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The search for an objective measure of pain

The search for an objective measure of pain
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How much does it hurt? You might think this is one of the simplest questions in health and medicine. But in fact, that can be a remarkably difficult question to answer objectively.

Consider a doctor who has two patients who grimace and use similar words to describe their pain. Can the doctor be sure they are feeling similar levels of pain? What if we usually underestimate their suffering? What if one has suffered for a long time and got used to it? And what if the doctor has certain biases that mean he is more likely to believe one patient than another?

Pain is a difficult beast to fight, difficult to measure and therefore difficult to treat. Pain can be a major distress signal and not addressing it could mean a missed opportunity to save a life – or it could be something much more minor.

For such a universal experience, pain remains a mystery, especially the task of determining a person’s degree of pain. “We understand it so poorly,” says Emma Pierson, a Stanford University computer scientist who studies pain. “In particular, the fact that human physicians are often baffled by why a patient is in pain suggests that our current medical understanding of pain is quite poor.”

The gold standard for pain analysis currently relies on patients self-reporting how they feel, using various locations on a numerical scale (0 as no pain, 10 as worse pain) or on a system of smiling faces.

“The first step in properly treating pain is measuring it accurately and that’s the challenge,” says Carl Saab, who leads a pain research team at the Cleveland Clinic in London. “The standard of care these days is based on ‘smiling faces’ that enigmas emergency rooms.” This system can be confusing for patients, he says, and particularly problematic when treating children and non-communicative patients.

Then there is the issue of whether the patient’s assessment is believed. A study has revealed a widespread notion that people tend to exaggerate the level of pain they are in, despite little evidence to suggest such exaggeration is common.

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Without an objective way to measure pain, there is room for bias to creep into clinicians’ decisions. “Pain has an especially large impact on underserved populations, and their pain is particularly susceptible to being overlooked,” says Pierson.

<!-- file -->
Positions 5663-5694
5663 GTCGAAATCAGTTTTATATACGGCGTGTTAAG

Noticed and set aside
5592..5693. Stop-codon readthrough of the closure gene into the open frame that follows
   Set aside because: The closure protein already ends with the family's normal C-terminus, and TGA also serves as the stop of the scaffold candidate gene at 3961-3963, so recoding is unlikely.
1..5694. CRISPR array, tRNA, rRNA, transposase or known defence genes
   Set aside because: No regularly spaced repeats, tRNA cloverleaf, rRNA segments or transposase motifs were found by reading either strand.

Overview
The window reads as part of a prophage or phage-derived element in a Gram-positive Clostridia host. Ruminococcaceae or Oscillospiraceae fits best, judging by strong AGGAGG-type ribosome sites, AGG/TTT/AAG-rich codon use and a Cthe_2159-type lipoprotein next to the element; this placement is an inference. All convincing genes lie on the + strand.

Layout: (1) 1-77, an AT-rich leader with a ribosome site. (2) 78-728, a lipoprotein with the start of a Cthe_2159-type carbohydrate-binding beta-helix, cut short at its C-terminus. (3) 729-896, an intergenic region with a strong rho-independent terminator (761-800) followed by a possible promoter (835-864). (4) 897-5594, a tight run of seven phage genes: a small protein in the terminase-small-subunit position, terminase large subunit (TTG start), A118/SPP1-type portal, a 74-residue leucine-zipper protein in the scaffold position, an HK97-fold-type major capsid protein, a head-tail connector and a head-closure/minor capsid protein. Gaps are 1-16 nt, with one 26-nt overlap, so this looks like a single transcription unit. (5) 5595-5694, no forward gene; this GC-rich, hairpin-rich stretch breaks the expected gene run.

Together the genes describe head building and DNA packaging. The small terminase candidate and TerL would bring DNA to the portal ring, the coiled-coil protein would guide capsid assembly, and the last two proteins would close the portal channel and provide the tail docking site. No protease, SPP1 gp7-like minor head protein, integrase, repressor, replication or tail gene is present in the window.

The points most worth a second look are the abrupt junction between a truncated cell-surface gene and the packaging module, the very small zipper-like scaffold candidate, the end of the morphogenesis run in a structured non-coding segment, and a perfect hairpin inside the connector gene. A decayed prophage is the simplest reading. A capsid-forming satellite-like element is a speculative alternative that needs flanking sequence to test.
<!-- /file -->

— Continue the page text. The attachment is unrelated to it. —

Unfortunately, false beliefs about pain are widely held among physicians. In 2016, a study found that 50% of white medical students and residents in the United States had very dangerous and misconceptions about black people and their experience of pain. Another study found that almost half of medical students had heard negative comments about black patients from their senior colleagues, and the level of racial bias among these students increased significantly during their first four years. of medical training.

These prejudices date back to historical attempts to justify slavery, including false claims that black people had thicker skin and different nerve endings. Now, black patients in the United States are 40% less likely to have their pain treated than white patients. Hispanic patients, meanwhile, are 25% less likely than white patients to have their pain treated.

Racial discrimination is not the only form of prejudice that influences pain treatment. The prejudices around “hysterical women” are still well known in medicine, especially around pain. A review of 77 separate research studies found that terms like “sensitive” and “complaining” are more often applied to women’s reports of pain. A study of 981 people found that women who came to the emergency room because of pain were less likely to receive pain relief and had to wait 33% longer than men for treatment. Additionally, when men and women reported similar levels of pain, men received stronger drugs to treat it.

Social expectations about what is “normal behavior” for men and women drive these patterns, says Anke Samulowitz, who studies gender bias at the University of Gothenburg in Sweden. These biases are in addition to “medically unwarranted differences in how men and women are treated in health care.”

There are, she notes, sometimes genuine reasons why men and women might receive different treatment for a particular complaint. “Differences associated with hormones and genes should sometimes lead to differences, for example, in painkillers,” she says. “But not all of the observed differences in the treatment of men and women with pain can be explained by biological differences.”

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